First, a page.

This is an opportune time for Nigeria to reenergize its foreign policy. The ongoing global financial crisis creates a unique opportunity for the most populous country and the second-richest economy in the continent to assert itself, furthering the process of regional economic integration in Africa. It is important to caution that a vigorous foreign policy must be matched by an aggressive domestic socioeconomic agenda. A revitalized, dynamic and robust foreign policy should be anchored on Nigeria's leadership role in Africa, examining, for one, relations with South Africa, the richest economy in the continent. Other important consideration should include Nigeria's relationship with the West and the South, the future role of multilateral agencies, the role of the organized private sector in state craft, the role of global foundations and emerging public/private/civil society, global technical alliances, and the role of Africa Diaspora communities.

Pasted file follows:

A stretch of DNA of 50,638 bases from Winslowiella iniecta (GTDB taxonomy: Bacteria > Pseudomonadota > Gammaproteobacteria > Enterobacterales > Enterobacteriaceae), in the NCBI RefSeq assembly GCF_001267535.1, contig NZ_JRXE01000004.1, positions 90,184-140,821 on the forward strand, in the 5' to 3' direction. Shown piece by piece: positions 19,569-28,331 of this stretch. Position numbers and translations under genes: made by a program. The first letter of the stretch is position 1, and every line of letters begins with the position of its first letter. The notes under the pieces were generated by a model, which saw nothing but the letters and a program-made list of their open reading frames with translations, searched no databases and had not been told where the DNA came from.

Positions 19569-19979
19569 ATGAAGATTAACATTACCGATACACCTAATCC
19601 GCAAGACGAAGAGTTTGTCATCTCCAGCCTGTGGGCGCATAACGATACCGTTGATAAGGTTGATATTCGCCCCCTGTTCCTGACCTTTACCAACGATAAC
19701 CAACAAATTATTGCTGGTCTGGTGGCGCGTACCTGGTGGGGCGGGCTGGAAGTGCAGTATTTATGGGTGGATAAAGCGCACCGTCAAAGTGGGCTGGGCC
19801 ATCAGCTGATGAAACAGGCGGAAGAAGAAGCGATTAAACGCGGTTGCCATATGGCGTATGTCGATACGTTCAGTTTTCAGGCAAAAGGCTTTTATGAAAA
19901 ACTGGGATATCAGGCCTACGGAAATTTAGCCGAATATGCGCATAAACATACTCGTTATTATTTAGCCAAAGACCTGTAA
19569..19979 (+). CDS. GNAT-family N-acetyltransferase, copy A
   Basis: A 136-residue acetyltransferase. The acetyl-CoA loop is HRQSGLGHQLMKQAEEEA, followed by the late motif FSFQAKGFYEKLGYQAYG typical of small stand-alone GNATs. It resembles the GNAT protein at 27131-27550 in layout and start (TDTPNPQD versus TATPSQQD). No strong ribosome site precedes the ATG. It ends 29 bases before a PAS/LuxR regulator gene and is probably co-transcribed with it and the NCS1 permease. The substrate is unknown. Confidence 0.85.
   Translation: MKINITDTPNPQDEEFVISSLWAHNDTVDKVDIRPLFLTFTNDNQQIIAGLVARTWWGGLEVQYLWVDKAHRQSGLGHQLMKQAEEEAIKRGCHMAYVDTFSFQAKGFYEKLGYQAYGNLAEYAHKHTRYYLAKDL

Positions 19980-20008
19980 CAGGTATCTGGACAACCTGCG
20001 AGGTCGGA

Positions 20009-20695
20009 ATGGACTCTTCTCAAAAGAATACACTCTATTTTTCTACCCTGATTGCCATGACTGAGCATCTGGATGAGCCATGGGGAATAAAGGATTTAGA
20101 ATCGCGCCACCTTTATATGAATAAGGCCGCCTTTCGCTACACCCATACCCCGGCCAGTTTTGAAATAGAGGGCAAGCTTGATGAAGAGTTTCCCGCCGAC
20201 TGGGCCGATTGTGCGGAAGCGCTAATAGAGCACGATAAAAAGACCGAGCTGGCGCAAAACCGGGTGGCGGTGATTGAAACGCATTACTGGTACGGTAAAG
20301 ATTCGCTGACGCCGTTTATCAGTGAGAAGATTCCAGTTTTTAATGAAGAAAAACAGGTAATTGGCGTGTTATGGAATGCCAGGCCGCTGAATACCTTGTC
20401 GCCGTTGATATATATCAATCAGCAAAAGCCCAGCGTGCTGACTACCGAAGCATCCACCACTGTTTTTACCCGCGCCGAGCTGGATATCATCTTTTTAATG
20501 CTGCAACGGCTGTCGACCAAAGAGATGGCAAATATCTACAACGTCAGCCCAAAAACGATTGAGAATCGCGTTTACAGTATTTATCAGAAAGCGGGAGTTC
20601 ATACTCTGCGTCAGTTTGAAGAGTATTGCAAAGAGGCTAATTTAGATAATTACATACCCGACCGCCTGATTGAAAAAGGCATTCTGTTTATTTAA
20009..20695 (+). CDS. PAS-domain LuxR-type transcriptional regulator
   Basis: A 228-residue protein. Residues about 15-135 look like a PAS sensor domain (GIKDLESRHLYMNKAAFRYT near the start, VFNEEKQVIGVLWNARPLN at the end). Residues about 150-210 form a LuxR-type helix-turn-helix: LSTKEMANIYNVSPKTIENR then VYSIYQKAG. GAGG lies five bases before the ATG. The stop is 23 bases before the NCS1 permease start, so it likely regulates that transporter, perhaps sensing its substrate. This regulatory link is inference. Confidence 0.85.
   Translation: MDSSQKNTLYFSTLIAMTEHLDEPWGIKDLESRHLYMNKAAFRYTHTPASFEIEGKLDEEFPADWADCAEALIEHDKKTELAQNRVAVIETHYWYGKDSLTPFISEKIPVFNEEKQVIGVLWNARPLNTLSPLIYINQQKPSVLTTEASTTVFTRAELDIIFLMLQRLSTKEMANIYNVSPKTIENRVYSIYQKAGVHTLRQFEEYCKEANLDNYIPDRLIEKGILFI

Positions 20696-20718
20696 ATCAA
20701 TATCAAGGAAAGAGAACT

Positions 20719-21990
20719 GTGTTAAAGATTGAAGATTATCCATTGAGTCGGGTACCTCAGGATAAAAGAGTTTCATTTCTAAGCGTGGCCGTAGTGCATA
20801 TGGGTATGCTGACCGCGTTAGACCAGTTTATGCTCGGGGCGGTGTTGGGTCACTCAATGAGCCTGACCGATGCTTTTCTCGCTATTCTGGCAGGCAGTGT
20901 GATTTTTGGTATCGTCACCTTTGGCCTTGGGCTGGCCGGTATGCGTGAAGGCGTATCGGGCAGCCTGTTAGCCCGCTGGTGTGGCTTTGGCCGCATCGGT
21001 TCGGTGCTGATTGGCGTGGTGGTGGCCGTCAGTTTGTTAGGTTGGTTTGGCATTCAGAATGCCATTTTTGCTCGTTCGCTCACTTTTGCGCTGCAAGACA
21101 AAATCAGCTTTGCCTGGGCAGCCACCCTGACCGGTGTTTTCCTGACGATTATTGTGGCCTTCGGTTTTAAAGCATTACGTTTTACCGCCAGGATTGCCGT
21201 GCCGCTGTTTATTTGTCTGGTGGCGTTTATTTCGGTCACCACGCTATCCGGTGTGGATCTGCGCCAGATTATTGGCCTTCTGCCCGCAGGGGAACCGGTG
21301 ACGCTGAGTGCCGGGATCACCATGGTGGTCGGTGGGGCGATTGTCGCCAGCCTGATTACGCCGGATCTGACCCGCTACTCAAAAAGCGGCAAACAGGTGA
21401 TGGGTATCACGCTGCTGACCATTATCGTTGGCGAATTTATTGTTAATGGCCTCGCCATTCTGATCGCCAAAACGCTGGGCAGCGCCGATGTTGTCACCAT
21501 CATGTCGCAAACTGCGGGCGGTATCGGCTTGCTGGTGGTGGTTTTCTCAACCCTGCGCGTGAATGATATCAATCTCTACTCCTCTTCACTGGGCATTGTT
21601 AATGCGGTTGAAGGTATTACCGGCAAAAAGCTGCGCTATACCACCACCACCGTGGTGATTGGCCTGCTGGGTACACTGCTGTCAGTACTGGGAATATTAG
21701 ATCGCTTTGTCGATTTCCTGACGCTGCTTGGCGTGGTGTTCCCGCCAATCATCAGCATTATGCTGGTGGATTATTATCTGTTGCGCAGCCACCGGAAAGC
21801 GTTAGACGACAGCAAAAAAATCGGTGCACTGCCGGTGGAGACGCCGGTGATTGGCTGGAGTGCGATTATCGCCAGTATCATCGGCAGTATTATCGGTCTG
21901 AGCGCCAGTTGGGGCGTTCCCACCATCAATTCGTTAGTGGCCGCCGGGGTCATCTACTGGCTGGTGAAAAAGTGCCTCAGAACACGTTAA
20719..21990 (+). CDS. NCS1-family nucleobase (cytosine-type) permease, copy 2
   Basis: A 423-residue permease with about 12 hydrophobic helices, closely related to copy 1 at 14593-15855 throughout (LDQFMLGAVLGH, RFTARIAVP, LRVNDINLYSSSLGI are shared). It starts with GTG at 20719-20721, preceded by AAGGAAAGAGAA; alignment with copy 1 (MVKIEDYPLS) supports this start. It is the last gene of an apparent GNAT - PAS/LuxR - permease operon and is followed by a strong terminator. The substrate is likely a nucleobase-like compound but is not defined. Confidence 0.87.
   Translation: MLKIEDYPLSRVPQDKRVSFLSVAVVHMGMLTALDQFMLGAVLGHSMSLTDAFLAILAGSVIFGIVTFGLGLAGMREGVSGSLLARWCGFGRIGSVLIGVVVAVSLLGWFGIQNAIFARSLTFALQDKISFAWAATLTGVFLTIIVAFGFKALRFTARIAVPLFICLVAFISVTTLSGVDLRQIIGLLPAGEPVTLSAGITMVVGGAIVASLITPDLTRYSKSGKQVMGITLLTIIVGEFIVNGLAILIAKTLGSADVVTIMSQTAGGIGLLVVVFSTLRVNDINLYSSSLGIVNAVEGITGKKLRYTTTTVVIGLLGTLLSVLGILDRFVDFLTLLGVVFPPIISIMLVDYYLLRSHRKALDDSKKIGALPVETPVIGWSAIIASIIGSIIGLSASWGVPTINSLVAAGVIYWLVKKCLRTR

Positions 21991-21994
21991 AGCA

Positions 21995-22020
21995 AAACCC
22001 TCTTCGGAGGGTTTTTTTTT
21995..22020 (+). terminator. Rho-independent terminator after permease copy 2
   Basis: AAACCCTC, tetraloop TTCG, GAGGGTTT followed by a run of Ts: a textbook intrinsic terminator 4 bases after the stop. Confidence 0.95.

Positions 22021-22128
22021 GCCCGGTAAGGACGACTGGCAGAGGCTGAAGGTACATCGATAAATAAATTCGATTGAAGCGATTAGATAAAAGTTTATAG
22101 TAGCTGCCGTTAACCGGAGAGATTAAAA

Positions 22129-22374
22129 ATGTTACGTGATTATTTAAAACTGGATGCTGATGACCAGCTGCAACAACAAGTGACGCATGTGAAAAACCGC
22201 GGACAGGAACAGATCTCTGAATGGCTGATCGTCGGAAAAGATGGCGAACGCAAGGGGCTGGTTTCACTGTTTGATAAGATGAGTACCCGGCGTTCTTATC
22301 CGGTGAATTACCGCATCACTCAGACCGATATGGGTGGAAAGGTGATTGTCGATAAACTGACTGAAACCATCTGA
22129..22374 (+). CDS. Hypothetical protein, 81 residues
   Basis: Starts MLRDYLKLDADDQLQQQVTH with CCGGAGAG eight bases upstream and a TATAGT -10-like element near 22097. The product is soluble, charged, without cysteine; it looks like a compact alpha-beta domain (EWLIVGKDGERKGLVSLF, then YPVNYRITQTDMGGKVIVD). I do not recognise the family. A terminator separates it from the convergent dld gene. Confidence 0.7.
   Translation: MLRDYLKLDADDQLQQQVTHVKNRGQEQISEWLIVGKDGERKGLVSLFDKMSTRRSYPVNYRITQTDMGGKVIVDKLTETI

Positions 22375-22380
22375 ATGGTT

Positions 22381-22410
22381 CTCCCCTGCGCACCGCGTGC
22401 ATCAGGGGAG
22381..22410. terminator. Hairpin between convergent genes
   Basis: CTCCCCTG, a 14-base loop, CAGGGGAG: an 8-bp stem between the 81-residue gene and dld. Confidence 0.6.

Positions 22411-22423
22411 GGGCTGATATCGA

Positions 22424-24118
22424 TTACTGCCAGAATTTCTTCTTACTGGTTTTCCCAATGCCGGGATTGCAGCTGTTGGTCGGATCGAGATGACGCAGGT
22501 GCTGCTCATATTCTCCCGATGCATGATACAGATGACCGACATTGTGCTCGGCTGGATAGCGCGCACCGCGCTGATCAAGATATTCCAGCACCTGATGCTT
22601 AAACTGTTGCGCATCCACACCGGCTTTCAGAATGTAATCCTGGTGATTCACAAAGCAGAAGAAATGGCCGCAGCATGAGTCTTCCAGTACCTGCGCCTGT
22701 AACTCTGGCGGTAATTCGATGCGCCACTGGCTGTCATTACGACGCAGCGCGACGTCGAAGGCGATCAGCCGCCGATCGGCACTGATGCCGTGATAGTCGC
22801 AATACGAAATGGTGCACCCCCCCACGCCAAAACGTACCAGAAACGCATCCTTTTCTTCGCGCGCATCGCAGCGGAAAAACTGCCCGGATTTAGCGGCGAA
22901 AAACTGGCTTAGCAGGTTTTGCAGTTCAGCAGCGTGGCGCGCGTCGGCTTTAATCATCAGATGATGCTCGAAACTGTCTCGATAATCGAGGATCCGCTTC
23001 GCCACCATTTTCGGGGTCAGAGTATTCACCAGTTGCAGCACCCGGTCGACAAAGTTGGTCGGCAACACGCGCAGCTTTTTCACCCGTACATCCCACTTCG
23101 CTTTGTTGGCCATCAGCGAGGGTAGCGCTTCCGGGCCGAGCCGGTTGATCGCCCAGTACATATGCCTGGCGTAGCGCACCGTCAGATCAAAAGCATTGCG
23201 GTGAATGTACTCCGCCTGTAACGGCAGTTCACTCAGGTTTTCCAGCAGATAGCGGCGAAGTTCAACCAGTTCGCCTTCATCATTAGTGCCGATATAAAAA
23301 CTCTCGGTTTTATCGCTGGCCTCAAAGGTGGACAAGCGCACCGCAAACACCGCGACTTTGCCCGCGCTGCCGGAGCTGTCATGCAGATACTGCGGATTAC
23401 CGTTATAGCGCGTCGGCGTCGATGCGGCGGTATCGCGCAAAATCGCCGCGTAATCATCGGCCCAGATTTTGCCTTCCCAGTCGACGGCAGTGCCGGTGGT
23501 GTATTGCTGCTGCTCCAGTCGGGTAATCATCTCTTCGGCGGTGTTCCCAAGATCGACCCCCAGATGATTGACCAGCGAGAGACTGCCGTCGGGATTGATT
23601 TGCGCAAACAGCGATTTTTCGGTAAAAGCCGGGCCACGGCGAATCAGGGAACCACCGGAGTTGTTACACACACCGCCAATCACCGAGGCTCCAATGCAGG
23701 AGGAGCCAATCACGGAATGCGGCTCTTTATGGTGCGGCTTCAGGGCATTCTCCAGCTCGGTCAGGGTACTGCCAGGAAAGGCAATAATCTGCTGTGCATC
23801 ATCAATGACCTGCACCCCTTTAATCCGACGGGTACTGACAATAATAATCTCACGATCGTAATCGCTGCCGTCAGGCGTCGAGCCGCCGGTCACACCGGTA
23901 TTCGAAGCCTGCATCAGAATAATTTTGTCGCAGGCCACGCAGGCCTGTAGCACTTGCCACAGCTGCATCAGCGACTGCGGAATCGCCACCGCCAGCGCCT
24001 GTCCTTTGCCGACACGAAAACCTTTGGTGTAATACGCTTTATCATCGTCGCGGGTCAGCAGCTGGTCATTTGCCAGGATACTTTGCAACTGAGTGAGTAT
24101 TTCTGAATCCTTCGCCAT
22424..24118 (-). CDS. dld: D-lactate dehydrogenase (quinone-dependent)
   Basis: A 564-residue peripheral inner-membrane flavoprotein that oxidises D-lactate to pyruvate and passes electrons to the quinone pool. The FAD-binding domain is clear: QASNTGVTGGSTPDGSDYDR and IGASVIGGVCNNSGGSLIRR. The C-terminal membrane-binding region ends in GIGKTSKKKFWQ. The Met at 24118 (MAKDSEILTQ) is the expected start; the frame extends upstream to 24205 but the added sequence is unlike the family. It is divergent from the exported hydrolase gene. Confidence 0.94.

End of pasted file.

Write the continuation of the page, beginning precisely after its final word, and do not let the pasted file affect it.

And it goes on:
Nigeria's image remains a work in progress. The implications of a less than flattering image at home and abroad may be incalculable in terms of lost business investments; erosion of Nigeria's influence at regional, continental and global institutions; and difficulties encountered by Nigerians living abroad due to poor perceptions in host countries. It is important to note that Nigeria's image will not improve simply by a government image-laundering exercise. Nigeria's image abroad can improve only with evidence of steady progress made internally coupled with a strong foreign policy presence and the highlighting of legitimate, successful government programs. The recent signing into law of a freedom of information bill will strengthen the watchdog role of the press and civil society in Nigeria, ultimately helping to improve image at home and abroad.
During the next four years, President Jonathan and other leaders of Nigeria can make a notable difference by addressing these 10 issues, many of which have festered for years without serious remedial efforts.